This show also looks different from other Gundam series. Just look at the Turn A–It has a mustache. I don’t think they ever say why it has a mustache. It just does. Syd Mead supplied the designs for this series, so it’s no surprise it stands out visually. With the steampunk-ish tech and landscapes, though, it kinda strikes me as a Studio Ghibli Gundam series. It just looks like something they would’ve done. The show is usually decently animated, but there are definitely times when you can see the scissors chopping those corners off. It’s no visual masterpiece, but you will certainly remember how it looks. One last thing–the disc art for the physical release is amazing.
One of the coolest things about Turn A is how it was envisioned as the grand finale to the entire meta-series. Zakus and Capules are found by Earthers and used against the Moonrace’s machines. Blueprints are found for G Gundam‘s Windmill Gundam and Fuunsaiki. One of the Moonrace pilots who actually fought in the Dark History is terrified of the Turn A Gundam because he remembers fighting against Wing Zero! Like…this is just the best thing for someone who loves Gundam. It’s not just great fanservice, too. Envisioning this as a world that’s been constantly rebuilt after so many giant mech wars is kinda neat, don’t you think? It leads to some real, legitimate fears for individuals from both sides, and the arguments between the pacifists, the warriors, and those who just want to advance the human race are grounds for darn good storytelling.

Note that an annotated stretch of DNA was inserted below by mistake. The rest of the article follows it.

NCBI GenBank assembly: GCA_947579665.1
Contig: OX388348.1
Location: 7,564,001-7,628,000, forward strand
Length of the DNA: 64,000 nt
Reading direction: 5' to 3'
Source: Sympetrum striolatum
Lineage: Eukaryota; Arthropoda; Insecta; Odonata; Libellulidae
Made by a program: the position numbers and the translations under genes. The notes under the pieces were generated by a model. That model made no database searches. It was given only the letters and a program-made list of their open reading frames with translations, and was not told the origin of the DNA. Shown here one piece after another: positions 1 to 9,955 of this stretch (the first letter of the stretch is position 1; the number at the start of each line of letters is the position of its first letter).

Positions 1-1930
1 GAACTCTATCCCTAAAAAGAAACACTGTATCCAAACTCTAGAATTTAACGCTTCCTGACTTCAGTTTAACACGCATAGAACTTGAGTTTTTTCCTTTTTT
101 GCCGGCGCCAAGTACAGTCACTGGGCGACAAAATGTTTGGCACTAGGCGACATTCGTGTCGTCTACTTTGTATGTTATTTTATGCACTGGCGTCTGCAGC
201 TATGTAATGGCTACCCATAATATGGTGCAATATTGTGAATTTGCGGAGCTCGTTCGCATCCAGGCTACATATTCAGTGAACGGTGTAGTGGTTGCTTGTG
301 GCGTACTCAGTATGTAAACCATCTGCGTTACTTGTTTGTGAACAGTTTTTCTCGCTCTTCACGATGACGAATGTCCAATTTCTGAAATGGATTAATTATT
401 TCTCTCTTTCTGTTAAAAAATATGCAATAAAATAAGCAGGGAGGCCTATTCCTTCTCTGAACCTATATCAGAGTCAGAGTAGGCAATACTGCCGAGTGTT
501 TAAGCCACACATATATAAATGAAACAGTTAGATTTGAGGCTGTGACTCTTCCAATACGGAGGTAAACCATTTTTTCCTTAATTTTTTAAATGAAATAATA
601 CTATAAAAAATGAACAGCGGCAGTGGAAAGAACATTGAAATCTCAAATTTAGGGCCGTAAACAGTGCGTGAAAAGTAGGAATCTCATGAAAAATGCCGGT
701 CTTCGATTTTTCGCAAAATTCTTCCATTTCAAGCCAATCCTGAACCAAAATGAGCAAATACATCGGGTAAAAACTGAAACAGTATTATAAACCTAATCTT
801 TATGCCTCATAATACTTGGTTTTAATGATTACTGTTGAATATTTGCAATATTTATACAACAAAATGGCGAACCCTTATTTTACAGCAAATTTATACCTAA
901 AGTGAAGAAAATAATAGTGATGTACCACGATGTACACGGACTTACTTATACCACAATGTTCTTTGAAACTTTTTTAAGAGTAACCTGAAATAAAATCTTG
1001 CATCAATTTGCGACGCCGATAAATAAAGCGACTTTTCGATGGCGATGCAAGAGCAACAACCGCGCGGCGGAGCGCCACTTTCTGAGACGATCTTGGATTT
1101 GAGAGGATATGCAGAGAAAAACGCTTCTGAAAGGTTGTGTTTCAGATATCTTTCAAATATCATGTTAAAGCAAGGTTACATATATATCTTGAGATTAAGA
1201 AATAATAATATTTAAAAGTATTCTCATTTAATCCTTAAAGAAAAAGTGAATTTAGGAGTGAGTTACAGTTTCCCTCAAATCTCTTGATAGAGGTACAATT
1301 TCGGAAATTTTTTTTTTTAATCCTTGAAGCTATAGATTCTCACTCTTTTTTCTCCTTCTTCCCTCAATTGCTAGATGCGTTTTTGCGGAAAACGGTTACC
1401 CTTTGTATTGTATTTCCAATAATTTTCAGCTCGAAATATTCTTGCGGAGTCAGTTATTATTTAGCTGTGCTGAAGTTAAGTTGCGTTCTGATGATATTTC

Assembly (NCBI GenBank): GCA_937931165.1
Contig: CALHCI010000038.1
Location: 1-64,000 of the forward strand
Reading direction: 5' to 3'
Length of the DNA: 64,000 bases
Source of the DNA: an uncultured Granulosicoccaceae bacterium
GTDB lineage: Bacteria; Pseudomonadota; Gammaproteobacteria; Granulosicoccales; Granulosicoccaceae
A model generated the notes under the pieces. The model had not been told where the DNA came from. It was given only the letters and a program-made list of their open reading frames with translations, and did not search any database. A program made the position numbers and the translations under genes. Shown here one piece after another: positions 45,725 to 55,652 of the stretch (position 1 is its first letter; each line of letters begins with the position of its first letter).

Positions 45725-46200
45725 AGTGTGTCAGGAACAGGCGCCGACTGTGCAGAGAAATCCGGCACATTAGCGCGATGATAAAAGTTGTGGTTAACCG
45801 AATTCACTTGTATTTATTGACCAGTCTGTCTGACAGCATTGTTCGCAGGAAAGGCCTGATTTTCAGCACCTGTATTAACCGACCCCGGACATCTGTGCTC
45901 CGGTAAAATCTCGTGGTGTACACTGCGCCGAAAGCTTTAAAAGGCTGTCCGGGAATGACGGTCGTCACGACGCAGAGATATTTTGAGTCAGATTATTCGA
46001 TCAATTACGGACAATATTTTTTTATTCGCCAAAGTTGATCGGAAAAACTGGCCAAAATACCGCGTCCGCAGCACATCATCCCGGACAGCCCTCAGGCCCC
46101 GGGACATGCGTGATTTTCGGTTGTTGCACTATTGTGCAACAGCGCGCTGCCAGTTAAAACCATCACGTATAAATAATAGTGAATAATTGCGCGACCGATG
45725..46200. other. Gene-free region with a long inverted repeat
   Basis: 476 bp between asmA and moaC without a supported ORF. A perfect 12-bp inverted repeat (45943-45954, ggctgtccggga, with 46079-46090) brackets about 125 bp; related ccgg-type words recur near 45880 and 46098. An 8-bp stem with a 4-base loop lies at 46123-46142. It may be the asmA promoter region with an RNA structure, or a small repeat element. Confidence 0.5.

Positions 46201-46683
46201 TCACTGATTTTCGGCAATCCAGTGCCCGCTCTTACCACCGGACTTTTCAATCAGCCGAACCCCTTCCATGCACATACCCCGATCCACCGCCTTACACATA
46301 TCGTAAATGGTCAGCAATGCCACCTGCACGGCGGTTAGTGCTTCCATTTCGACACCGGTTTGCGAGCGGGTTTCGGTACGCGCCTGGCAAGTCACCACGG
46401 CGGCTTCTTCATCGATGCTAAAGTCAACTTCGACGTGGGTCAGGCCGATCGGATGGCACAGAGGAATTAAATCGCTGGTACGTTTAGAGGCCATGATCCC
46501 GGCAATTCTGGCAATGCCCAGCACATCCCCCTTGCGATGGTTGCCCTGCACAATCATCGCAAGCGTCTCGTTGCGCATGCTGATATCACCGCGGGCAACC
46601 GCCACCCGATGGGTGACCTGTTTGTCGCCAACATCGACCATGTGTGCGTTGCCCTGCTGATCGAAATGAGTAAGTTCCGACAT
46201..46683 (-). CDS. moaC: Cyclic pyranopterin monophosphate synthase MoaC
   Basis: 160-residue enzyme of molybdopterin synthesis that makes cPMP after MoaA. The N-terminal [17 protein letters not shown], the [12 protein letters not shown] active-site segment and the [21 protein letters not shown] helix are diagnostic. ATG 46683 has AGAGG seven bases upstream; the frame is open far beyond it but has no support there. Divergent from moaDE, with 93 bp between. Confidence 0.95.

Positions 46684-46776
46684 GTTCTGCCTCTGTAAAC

I waited a day to write this so I could sort out how I feel about Turn A. At first, I was furious that so many awful people who ran roughshod over this series never got their comeuppance, but…that’s just one complaint. This series visually stands apart from its brethren in a good way, it’s populated with mostly great and complex characters, the backstory is fanboy heaven, and the story itself is interesting enough the 50 episodes kinda flew by for me. I really had to sit down and think it over, but I’ll give it an 8.5. It’s not my favorite Gundam series out there, but it is definitely one fans both new and old should give a shot.